Daytime peace, nighttime noise

2 min
Terraces in Blai street

Barcelona is a noisy city. Too noisy. This is undoubtedly, along with pollution and dirtiness, one of its most obvious weaknesses. It is so because of the density, the still very intense traffic and the lack of green areas and public spaces. The policies to make more areas pedestrian friendly seek to correct this problem, which is particularly marked in central neighbourhoods, especially in the Eixample, but not only. The reduction in traffic is therefore essential. We must continue to move towards minimising the use of private cars, promoting alternative silent transport and improving public transport (which on the surface should be increasingly electric). The Eixample project which is now being rolled out follows these lines.

But, as already happened in other cases, some necessary urban improvements, such as these against noise, have side effects. The term gentrification –expelling neighbours who cannot afford rental prices from their neighbourhood once it has been improved– has already become commonplace in Barcelona. For some time now, another phenomenon has also been taking place: certain streets which have been made pedestrian-friendly have become nightlife hotspots, with a proliferation of bars. The same happens with certain squares when, due to different factors –for example, proximity to nightlife areas–, they become meeting points for young people late at night, when arriving or leaving clubs or music venues. In all these cases noise and illegal parties are guaranteed, and the neighbours suffer the consequences, and their rest is disturbed. Living in certain places that are a priori privileged and peaceful can become a living hell. The summer and the return of tourism only increase the difficulty of this coexistence.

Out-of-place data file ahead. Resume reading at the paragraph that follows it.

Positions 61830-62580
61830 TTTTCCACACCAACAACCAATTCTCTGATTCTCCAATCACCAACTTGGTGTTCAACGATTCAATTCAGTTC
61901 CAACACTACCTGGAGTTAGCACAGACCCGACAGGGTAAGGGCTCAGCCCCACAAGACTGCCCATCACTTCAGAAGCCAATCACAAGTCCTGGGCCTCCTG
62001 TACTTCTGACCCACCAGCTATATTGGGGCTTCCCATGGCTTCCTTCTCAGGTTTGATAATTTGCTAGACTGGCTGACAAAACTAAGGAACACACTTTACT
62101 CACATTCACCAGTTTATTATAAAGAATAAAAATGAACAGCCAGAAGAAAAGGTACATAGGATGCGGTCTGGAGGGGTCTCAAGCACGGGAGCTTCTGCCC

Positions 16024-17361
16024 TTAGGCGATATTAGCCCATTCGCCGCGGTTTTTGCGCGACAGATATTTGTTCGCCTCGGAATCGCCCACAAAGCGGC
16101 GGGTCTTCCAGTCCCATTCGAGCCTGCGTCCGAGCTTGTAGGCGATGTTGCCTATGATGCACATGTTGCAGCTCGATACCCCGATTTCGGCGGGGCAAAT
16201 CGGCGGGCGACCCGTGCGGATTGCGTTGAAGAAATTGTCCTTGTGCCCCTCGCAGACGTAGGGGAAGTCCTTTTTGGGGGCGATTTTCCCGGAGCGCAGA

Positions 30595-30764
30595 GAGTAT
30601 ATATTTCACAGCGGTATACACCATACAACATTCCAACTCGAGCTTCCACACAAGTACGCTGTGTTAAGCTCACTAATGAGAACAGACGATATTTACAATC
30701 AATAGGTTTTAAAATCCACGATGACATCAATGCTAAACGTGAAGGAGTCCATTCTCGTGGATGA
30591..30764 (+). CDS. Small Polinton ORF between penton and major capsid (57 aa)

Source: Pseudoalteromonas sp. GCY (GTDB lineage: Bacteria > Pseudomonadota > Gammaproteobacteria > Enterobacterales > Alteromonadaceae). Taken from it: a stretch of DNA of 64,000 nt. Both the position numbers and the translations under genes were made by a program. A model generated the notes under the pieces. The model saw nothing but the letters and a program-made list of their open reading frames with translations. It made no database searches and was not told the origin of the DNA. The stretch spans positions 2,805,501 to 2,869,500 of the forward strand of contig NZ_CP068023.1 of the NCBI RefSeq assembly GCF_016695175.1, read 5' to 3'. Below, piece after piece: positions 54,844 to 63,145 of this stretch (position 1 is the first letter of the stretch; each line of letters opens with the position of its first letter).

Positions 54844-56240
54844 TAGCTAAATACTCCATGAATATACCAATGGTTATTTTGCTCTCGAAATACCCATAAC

The City Council has already reduced opening hours for bars' outdoor areas in streets such as Blai in Poble-sec, and can raise them in places like Enric Granados and Jardins de la Mediterrània (at the Marina del Port). But the conflict zones are many more. For example, Paral·lel or Parc de les Tres Xemeneies, both also in Poble-sec, or, in Sants, in the surroundings of Poble Espanyol, Plaça d'Osca –where there are also already reduced opening times– and Parc de l'Espanya Industrial. It seems clear that it will be necessary to extend restrictive timetable measures to more places and increase police surveillance where there is a conflict, tightening surveillance. But this will not be enough. Only through the collaboration of bars and nightclubs will it be possible to redirect the situation. This is what the City Council is now starting to try out, and we will soon see its results. Ultimately, the solution is to move towards the relocation of certain venues, moving nightlife to uninhabited areas.

Barcelona has to aspire to be a city with less noise, both daytime structural noise resulting mainly from road traffic, and nighttime noise related to nightlife and tourism. And we must be aware of the danger that reducing the former could lead to an increase in the latter.